SELECT privilege locking

You would only need to have been working with Oracle for a short while to hear the mantra “readers don’t block writers”. This has been a huge feature of Oracle for a long while now and sets it apart from many other database products. If you intend to do any application development in Oracle then it’s very important that you understand the basics of locking and blocking.

So, what object privilege is required to obtain a row lock on a table? If you were to say the manipulation commands of UPDATE and DELETE then you’d be correct of course. What about SELECT privilege? Given what you know about readers not blocking writers due to SELECT statements not taking out any locks you could be forgiven for thinking that the SELECT privilege does not permit the locking of table rows… because it does.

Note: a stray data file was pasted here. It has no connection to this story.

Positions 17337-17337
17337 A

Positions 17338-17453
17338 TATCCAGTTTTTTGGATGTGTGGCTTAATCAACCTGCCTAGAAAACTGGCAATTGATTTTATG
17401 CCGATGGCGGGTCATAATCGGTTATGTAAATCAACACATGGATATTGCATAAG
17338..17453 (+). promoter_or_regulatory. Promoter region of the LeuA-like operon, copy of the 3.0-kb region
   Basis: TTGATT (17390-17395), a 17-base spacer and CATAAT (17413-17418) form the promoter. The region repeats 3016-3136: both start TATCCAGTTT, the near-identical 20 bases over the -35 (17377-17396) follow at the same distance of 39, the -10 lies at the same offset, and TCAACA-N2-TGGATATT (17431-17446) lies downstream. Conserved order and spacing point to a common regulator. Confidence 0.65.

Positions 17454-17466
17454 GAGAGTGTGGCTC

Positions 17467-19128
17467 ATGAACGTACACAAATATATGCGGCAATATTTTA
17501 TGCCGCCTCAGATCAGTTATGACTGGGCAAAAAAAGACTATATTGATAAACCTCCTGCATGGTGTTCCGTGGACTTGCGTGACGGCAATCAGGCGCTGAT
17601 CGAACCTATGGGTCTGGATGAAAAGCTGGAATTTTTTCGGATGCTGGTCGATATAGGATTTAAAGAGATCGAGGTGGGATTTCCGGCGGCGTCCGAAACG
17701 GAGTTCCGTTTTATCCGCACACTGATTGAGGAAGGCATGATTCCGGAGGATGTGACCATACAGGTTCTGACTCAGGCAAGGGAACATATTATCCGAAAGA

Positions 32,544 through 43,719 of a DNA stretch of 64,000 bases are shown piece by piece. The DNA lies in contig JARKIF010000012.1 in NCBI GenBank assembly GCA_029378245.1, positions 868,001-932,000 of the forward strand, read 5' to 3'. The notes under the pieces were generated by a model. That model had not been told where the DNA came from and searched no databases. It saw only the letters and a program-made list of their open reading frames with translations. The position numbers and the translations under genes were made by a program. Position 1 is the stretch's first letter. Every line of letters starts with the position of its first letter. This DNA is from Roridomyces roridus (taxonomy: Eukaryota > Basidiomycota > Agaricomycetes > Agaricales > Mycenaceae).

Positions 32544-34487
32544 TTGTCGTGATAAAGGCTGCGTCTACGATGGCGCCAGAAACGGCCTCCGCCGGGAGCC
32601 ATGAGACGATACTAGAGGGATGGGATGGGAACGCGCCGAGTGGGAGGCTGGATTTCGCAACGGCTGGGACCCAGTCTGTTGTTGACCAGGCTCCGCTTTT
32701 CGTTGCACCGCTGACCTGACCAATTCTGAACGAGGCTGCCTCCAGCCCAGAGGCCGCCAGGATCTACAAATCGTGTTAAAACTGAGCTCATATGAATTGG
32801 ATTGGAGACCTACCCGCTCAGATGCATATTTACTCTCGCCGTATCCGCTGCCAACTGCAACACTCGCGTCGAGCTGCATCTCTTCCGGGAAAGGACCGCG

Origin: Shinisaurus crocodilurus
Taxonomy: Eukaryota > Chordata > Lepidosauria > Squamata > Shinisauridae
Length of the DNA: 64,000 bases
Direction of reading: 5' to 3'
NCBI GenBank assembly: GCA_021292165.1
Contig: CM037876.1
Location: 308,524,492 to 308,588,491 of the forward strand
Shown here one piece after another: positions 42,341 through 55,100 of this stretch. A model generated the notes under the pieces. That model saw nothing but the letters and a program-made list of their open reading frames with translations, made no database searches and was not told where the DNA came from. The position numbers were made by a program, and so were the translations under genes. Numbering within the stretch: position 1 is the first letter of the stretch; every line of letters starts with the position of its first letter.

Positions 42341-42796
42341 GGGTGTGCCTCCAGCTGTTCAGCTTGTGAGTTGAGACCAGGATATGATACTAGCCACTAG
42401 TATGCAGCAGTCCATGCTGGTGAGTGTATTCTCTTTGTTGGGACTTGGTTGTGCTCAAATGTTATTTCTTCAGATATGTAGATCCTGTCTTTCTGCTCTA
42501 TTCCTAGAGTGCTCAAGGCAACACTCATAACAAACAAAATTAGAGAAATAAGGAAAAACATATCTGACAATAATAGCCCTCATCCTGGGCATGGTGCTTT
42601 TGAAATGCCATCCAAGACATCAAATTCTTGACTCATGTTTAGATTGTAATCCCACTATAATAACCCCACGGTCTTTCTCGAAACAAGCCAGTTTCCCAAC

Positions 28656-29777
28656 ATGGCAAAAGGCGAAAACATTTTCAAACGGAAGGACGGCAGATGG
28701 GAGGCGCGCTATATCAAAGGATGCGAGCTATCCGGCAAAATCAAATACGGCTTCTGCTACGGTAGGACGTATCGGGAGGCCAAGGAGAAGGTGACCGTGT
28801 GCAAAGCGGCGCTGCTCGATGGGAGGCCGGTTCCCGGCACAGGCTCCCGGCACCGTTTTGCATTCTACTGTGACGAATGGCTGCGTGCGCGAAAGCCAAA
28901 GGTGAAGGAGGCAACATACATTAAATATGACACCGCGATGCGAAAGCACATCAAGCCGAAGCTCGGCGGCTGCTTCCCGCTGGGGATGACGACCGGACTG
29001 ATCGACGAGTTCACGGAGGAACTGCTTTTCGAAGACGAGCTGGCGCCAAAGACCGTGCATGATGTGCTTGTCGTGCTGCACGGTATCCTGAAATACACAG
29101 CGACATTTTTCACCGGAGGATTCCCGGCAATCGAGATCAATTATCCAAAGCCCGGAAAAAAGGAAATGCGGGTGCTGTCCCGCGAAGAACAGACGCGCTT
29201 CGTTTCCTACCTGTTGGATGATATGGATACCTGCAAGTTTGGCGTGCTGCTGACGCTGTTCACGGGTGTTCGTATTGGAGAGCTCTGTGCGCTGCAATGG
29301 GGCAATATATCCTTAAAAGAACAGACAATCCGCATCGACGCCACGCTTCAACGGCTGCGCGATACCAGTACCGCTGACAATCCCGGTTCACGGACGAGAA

PL/SQL developers will be familiar with using SELECT FOR UPDATE statements. SELECT FOR UPDATE permits us to read data and flag our intention to update it later in our process. The lock prevents other sessions from modifying the data between when we read it to when we update it.

For example, consider a typical bank account withdrawal. The process might be to read the current account balance, confirm sufficient funds exist for the withdrawal, create the necessary withdrawal transaction and update the account balance. The process will probably start off with a SELECT FOR UPDATE on the account to obtain the balance and prevent another transaction from updating the balance whilst our withdrawal is being performed.

So, back to our table privileges and row locking. In order to run a SELECT FOR UPDATE command the only privilege required on the table is the SELECT privilege. A quick demonstration will illustrate this. First we need two user accounts, named DATA_OWNER and DATA_READER for this example: